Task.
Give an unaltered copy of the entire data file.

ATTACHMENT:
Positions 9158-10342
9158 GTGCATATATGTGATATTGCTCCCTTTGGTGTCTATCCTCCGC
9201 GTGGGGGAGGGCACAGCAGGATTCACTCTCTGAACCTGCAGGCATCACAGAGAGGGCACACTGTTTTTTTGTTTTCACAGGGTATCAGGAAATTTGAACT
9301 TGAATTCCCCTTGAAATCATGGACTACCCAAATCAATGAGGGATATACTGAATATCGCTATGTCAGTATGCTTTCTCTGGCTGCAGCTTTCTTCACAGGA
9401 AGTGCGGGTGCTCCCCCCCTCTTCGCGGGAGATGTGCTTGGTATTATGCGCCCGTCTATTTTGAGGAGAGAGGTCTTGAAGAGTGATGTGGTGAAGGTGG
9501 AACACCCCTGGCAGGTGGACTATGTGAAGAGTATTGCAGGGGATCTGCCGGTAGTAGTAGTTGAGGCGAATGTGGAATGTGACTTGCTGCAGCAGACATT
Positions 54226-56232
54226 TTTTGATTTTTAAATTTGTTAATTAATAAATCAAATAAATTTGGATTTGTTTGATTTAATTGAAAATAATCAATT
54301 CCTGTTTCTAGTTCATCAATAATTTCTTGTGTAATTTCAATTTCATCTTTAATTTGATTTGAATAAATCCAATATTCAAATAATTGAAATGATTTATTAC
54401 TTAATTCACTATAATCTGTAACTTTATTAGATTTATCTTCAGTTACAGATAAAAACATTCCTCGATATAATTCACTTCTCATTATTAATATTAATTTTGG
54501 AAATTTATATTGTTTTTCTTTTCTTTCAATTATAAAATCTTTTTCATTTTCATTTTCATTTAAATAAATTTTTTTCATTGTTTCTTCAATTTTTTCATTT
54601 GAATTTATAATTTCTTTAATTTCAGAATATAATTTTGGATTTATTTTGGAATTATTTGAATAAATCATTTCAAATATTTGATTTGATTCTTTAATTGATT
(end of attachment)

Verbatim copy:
Positions 9158-10342
9158 GTGCATATATGTGATATTGCTCCCTTTGGTGTCTATCCTCCGC
9201 GTGGGGGAGGGCACAGCAGGATTCACTCTCTGAACCTGCAGGCATCACAGAGAGGGCACACTGTTTTTTTGTTTTCACAGGGTATCAGGAAATTTGAACT
9301 TGAATTCCCCTTGAAATCATGGACTACCCAAATCAATGAGGGATATACTGAATATCGCTATGTCAGTATGCTTTCTCTGGCTGCAGCTTTCTTCACAGGA
9401 AGTGCGGGTGCTCCCCCCCTCTTCGCGGGAGATGTGCTTGGTATTATGCGCCCGTCTATTTTGAGGAGAGAGGTCTTGAAGAGTGATGTGGTGAAGGTGG
9501 AACACCCCTGGCAGGTGGACTATGTGAAGAGTATTGCAGGGGATCTGCCGGTAGTAGTAGTTGAGGCGAATGTGGAATGTGACTTGCTGCAGCAGACATT
Positions 54226-56232
54226 TTTTGATTTTTAAATTTGTTAATTAATAAATCAAATAAATTTGGATTTGTTTGATTTAATTGAAAATAATCAATT
54301 CCTGTTTCTAGTTCATCAATAATTTCTTGTGTAATTTCAATTTCATCTTTAATTTGATTTGAATAAATCCAATATTCAAATAATTGAAATGATTTATTAC
54401 TTAATTCACTATAATCTGTAACTTTATTAGATTTATCTTCAGTTACAGATAAAAACATTCCTCGATATAATTCACTTCTCATTATTAATATTAATTTTGG
54501 AAATTTATATTGTTTTTCTTTTCTTTCAATTATAAAATCTTTTTCATTTTCATTTTCATTTAAATAAATTTTTTTCATTGTTTCTTCAATTTTTTCATTT
54601 GAATTTATAATTTCTTTAATTTCAGAATATAATTTTGGATTTATTTTGGAATTATTTGAATAAATCATTTCAAATATTTGATTTGATTCTTTAATTGATT